Conscious sedation is a technique in which the use of a drug or drugs produce a state of depression of the central nervous system enabling treatment to be carried out, but during which verbal contact with the patient is maintained throughout the period of sedation. The drugs and technique used to provide conscious sedation for dental treatment should carry a margin of safety wide enough to render loss of consciousness unlikely. The level of sedation must be such that the patient remains conscious, retains protective reflexes, and is able to understand and to respond to verbal commands.
- Children/adolescents who are anxious but potentially cooperative.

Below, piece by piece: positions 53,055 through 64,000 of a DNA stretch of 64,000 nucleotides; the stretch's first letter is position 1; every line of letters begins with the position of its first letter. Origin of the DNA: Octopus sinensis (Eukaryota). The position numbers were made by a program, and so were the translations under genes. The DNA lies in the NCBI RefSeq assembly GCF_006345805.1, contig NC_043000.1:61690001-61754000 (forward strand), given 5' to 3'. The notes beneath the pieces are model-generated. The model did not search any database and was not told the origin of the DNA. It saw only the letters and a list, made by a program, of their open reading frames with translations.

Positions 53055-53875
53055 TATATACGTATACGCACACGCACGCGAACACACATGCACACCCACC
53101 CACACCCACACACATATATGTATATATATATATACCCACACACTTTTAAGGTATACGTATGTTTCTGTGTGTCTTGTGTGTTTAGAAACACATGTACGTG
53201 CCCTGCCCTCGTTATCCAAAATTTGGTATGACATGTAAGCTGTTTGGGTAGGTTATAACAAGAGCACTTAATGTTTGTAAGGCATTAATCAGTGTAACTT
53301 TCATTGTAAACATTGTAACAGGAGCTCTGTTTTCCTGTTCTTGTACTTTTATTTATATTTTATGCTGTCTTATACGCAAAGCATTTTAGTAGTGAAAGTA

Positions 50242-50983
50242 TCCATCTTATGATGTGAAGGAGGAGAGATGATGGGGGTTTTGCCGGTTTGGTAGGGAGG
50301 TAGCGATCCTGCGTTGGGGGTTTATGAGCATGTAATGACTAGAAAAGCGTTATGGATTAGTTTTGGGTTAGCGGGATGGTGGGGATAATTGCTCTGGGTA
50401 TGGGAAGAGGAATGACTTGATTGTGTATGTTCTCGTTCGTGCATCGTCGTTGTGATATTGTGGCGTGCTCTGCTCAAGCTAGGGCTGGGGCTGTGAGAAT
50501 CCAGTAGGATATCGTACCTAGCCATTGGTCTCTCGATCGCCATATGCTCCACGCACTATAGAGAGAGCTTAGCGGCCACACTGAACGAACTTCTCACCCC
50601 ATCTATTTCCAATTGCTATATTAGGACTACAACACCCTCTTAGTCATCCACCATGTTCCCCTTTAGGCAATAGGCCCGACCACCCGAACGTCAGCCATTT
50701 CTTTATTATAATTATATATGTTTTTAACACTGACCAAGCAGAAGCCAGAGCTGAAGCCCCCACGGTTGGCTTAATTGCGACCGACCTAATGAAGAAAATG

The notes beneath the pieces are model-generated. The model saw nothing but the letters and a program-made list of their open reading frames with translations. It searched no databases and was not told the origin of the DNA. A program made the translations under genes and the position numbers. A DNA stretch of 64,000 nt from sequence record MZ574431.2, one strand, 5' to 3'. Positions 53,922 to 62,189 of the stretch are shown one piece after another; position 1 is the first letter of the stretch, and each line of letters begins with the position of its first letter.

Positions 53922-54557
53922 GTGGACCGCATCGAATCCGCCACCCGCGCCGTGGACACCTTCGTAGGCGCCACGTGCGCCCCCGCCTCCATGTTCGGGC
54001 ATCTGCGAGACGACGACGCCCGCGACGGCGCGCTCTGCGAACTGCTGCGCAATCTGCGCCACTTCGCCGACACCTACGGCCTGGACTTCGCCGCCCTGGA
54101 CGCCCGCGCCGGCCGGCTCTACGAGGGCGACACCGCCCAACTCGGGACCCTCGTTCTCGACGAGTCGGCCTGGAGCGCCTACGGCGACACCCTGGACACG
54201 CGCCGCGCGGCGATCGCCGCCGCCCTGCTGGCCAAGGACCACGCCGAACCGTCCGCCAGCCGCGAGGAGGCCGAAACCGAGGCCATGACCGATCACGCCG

- To supplement LA for:
- potentially traumatic and long procedures, such as multiple extractions and minor surgery;
- where LA alone is not proving to be effective, such as the extirpation of hypersensitive pulps.
- Children who have an anxiety-related pronounced gag reflex.
- To induce a state of relaxation for systematic desensitisation in children with needle phobia.
Preparing for Sedation
An acronym used in the American Academy of Paediatric Dentistry Guidelines (2006) is SOAPME: